Monthly Archives: January 2014

Sonification at the BBC

It must be time for the occasional appearance of sound<-data on the airwaves. It happens every now and then, like another swing of the pendulum on whether red wine or coffee is good or bad for you. Sorry if I sound<-weary, but it is generally rather primitive stuff. Here’s a link to a brief feature on the Today programme (aren’t they all brief, with the notable exception of business and sport?) this morning. If you can’t hear it, this is my own transcript made while eating my lunch:


Sarah Montague: Can you turn information into music, so that instead of looking at a spreadsheet or a graph, you could listen to what it sounds like? Would that help you to spot patterns that are otherwise very hard to discern? Domenico Vicinanza is from DANTE, the Delivery of Advanced Network Technology to Europe, and before we hear from him, here’s a clip that could be described as the sound of space discovery.


SM: Domenico Vicinanza, what are we listening to there?

DV: Good morning Sarah, we are listening to the sonification of 300,000 data taken by Voyager 1 and 2 during their 36-year existence in space.

SM: Hold on a second, that sounded just like music. You’re saying that …it obviously was… but it didn’t start with someone composing the piece.

DV: That’s right, sonification is basically the representation of information or data by means of sounds and melodies instead of using points and lines. When Voyager 1 and 2 were in space, they took measurements. Measurements  are numbers and, what we do, we just match the numbers to musical sounds. Basically, the larger the number the higher the pitch of the sound we use. The smaller the number, the lower the pitch. So the music, if you like, is following exactly the same behaviour as the data. If the data is increasing, the pitch is going up, if the data is decreasing, the pitch is going down, and so we can say that this process is actually creating a sound fingerprint of the spacecraft.

SM: So are you saying that you took information about Voyager 1 and 2 – their positions – and you did not manipulate it in any way when you turned it into music?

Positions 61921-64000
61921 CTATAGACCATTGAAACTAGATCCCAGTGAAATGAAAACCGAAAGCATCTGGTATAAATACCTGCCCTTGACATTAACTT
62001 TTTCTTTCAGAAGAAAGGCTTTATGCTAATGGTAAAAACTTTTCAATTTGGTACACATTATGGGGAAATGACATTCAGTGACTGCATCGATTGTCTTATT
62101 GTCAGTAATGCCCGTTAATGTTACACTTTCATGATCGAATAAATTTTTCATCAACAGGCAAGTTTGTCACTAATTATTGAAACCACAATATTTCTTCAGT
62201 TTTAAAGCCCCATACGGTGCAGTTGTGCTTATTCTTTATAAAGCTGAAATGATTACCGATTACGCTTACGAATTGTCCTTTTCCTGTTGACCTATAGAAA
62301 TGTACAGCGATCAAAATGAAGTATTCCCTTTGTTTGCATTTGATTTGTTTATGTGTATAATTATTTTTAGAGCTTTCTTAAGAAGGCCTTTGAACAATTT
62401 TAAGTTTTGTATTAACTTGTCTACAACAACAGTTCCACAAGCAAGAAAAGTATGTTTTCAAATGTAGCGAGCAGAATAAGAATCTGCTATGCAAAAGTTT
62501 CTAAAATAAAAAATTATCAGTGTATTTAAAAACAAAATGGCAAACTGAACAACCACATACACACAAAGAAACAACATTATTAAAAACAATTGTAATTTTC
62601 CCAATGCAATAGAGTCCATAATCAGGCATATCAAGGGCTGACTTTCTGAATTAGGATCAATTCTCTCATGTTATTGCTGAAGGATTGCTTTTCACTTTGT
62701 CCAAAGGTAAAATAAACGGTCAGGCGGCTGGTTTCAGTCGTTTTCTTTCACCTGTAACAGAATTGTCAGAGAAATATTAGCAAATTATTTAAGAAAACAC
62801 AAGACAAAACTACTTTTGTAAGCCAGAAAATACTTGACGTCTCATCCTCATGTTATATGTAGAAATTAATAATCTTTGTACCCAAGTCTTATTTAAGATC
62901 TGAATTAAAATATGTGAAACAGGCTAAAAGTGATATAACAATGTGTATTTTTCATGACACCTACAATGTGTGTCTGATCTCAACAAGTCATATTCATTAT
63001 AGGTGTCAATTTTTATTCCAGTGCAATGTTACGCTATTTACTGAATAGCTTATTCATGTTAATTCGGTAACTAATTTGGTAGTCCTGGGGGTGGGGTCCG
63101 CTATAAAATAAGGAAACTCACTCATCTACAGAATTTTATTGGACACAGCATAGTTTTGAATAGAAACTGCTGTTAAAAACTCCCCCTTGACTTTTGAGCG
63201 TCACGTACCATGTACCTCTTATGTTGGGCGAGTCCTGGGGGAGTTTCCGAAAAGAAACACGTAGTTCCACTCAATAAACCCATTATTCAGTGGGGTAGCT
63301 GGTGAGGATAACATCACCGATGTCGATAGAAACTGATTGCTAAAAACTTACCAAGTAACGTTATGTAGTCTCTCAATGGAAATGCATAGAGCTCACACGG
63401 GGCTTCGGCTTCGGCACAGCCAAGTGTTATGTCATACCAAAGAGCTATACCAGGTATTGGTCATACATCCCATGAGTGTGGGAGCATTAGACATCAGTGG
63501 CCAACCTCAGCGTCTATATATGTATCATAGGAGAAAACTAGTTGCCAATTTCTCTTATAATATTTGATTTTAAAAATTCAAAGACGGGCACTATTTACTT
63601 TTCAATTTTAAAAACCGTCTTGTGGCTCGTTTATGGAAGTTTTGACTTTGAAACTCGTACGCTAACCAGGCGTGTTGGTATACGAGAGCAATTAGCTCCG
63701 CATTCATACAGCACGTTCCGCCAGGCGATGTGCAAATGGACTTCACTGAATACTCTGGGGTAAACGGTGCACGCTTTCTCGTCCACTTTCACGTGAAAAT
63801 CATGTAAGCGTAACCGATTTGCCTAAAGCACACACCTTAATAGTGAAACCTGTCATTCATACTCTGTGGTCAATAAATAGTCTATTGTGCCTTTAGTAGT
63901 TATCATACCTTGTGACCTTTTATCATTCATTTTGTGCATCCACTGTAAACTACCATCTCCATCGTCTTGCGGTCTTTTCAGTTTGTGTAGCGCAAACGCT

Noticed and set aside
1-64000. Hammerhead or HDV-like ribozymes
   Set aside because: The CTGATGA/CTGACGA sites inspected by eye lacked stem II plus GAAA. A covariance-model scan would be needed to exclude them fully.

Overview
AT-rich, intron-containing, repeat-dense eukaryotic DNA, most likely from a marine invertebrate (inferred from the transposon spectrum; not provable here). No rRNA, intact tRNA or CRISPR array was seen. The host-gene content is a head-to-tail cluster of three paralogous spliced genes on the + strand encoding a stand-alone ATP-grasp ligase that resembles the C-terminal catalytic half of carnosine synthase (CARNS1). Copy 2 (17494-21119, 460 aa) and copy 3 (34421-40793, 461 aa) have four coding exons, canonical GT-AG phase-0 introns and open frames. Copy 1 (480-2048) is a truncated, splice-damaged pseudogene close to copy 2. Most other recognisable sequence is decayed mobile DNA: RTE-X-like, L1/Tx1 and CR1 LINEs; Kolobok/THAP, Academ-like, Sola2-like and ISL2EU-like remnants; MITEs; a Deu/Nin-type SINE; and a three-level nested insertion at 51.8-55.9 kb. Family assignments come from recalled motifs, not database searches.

DV: So, we used one particular measurement from the Voyager data, it was the cosmic ray count, the number of particles arriving every second at the detectors on Voyager 1 and 2. The one thing I did was mapping this number to a diatonic scale, using the C major scale. In this way, the set of notes we were having were easy to play or easy to harmonise. I didn’t add any single note manually.

SM: OK, we’ve got very little time so can I just ask you, how do you think this process could be used?

DV: There are many applications of sound and sonification for other applications, and the main reason is the fact that sound can bundle more information than any graph or picture that we can imagine. Because vision is limited to three dimension, but sounds can stack together many more layers. You can listen to an orchestra of eight, nine, ten players and actually listen to each of them.


So why am I weary? Well, I can’t really justify being weary until I get off my backside and actually investigate what mappings and explanations work in sonic communication, but if I had to make an educated guess now about best practice in sonification it would be:

  1. Pitch is not the be-all and end-all. In fact, it is probably less clearly perceived than rhythmic and timbral changes (unless you are a trained musician, but we don’t make graphs for trained statisticians only…). Every time I see / hear pitch=f(x) I die a little. When pitch is an element of {C,D,E,F,G,A,B} I die a little more. But later, I recover.
  2. Time dominates all other dimensions in our perception. If you map time to time, you are making it the main focus of interest. Is it really of interest in this application?
  3. Like graphs, you need an explanatory prolegomena (which should not include words like prolegomena). Vicenanza blew it by talking about the mapping over all the short time he was given. I may not have done any better under fire at 6:50 am, but knowing I would get about 30 seconds to explain it, I would give one example. Oh, and that means just featureless noodling is probably not the best bit to use for the prolegomenous exemplarium. Let’s have gravity fields as they slingshot past Jupiter and Saturn – features! patterns! and a story! all in one, like kosmic Kinder eggs – please, not cosmic rays: possibly the most truly “random” (i.e. boring) phenomenon you could find anywhere!
  4. C major. Really? You’ve just crushed any chromatic features out of existence, and as harmonic ones will only be perceived in relation to their neighbours in recognised patterns and cadences, which you won’t get because it’s random, you’ll be left with very little of note. Trust me, I’ve read Walter Piston from cover to cover. Hidden depths, you see…
  5. I like his dimensionality point at the end, but it’s not entirely true. He seems to have forgotten shapes, colour, sizes and time, but what the hell, let’s give the guy a break. If I had to cite an example here it would be neurosurgery.